From cliffside restaurants, diners here can watch sea otters dining on clams, far below.

The Otters - cute, whiskered little animals that use rocks to break open clams are recent visitors to this area. Their arrival, however, is not welcome.

The folks here, you see, are afraid the otters, once the threatened by extinction and now a protected species, will eat all their Pismo clams. Pismo Beach, about half-way between Los Angeles and San Francisco, is the Yankee Stadium of sport clamming. And clams are the mainstay of its tourist industry. The sea otter, like the shark in "Jaws," is an eating machine. Dining on shellfish, an adult otter - up to 80 pounds - will eat 25 to 35 percent of its body weight daily.

Dave Stratton, a Pismo Beach businessman, looked out the dining room window of Trader Vick's restaurant and grimaced at what he saw - a sea otter munching on a clam.

"You know, I have a friend who is a good shot with a deer rifle," he said. "He could sit on a cliff around here and shoot all of them. And he wouldn't miss any, either."

There already has been shooting in Morro Bay, a few miles north. In 1969, 12 sea otters were found shot, and another 17 were reported shot in 1972. In Morro Bay, otters eat abalone, a popular sea food, along with other shellfish.(FOOTNOTE)rank Mello, a Pismo Beach area farmer, said: "I think by shooting some otters you would force the issue and get the government's attention. If we try to solve the problem by writing letters to congressmen and bureaucrats, it would take years for something to happen."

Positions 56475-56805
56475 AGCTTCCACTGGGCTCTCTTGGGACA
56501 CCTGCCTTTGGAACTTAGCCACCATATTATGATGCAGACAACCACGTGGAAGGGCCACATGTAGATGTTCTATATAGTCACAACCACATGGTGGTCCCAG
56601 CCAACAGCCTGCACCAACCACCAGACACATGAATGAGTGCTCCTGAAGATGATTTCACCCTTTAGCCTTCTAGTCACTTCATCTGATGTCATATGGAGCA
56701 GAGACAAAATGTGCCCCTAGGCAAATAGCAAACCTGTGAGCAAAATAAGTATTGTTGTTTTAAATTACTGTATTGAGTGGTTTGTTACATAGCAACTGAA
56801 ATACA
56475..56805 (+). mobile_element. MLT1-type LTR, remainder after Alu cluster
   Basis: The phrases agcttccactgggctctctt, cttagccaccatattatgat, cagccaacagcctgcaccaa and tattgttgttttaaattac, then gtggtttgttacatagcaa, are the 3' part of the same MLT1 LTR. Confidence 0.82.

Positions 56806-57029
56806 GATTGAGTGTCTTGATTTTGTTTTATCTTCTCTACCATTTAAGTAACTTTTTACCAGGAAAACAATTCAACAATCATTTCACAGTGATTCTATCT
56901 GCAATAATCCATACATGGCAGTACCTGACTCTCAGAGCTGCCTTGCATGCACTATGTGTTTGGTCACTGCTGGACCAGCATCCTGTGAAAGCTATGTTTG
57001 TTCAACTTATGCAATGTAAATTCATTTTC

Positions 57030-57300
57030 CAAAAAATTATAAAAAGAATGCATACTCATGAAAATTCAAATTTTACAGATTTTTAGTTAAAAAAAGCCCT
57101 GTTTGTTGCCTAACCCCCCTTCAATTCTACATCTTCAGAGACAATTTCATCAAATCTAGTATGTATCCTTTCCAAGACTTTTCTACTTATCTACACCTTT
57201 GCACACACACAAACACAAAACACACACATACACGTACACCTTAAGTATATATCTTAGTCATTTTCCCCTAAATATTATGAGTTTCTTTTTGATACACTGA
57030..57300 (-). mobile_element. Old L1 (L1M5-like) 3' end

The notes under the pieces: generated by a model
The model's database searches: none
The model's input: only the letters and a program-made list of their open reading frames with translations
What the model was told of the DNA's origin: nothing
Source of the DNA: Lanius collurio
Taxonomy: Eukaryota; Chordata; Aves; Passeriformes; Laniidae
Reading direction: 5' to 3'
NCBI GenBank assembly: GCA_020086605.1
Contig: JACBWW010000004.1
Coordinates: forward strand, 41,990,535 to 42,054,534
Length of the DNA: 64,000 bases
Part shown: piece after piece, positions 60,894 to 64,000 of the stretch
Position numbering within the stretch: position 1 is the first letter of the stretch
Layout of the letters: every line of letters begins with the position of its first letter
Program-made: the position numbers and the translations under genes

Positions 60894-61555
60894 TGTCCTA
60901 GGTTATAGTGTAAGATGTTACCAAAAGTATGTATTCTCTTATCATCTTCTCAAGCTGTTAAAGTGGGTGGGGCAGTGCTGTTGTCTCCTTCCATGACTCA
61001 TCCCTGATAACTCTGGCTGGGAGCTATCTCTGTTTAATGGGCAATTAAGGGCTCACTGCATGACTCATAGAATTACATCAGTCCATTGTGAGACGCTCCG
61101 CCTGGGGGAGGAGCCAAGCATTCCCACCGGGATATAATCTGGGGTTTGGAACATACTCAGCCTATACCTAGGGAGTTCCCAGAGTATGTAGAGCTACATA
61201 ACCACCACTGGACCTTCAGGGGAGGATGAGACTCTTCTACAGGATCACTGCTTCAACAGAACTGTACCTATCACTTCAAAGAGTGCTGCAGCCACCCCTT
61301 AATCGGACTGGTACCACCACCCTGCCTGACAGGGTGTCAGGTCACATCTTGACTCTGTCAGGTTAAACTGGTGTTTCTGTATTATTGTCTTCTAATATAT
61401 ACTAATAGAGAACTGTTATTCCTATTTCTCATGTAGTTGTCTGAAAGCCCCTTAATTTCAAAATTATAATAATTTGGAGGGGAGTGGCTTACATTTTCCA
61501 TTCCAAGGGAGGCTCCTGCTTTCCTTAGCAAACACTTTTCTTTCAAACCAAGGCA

Shooting a sea otter is a federal offense, punishable by a fine of up to $20,000 and/or imprisonment of up to one year.

California Department of Fish and Game biologists, who have studied the sea otter's voracious eating habits in its slow southerly movement, say it may already be too late.

"It's my guess the Pismo clam at Pismo Beach is as good as gone," said department biologist Bob Hardy.

The state agency can only study the sea otter's movements. Management responsibility rests with the U.S. Fish and Wildlife Service, whose California representatives have discussed the Pismo situation, but say there are no plans to try to halt the oter's southerly movement.

Hardy said: "Nine sea otters at Pismo Beach in one year will eat the same number of Pismo clams taken all year by all the sport clammers. We've counted 44 otters off Sunset Palisades (about five miles north of Pismo Beach). If those 44 move to Pismo, they could eliminate the clam fishery there in two to three years.

Thus, a confrontation is shaping up between California's 100,000 or so sport clammers, the city of Pismo Beach and those in favor of expanding the sea otter's range.

The notion of losing the Pismo clam beds disturbs many in Pismo Beach, particulary motel owners.

Pismo Beach Chamber of Commerce members can't say for sure how many people visit annually to dig clams, but their estimate ranges up to 90,000.

John Dillon, president of the Chamber of Commerce, said: "Our two main sources of income are our sales and bed taxes (paid by motel guests.) In 1978, our income from the sales tax was $204,000. The bed tax brought $200,000. That will decline significantly if we lose our clams."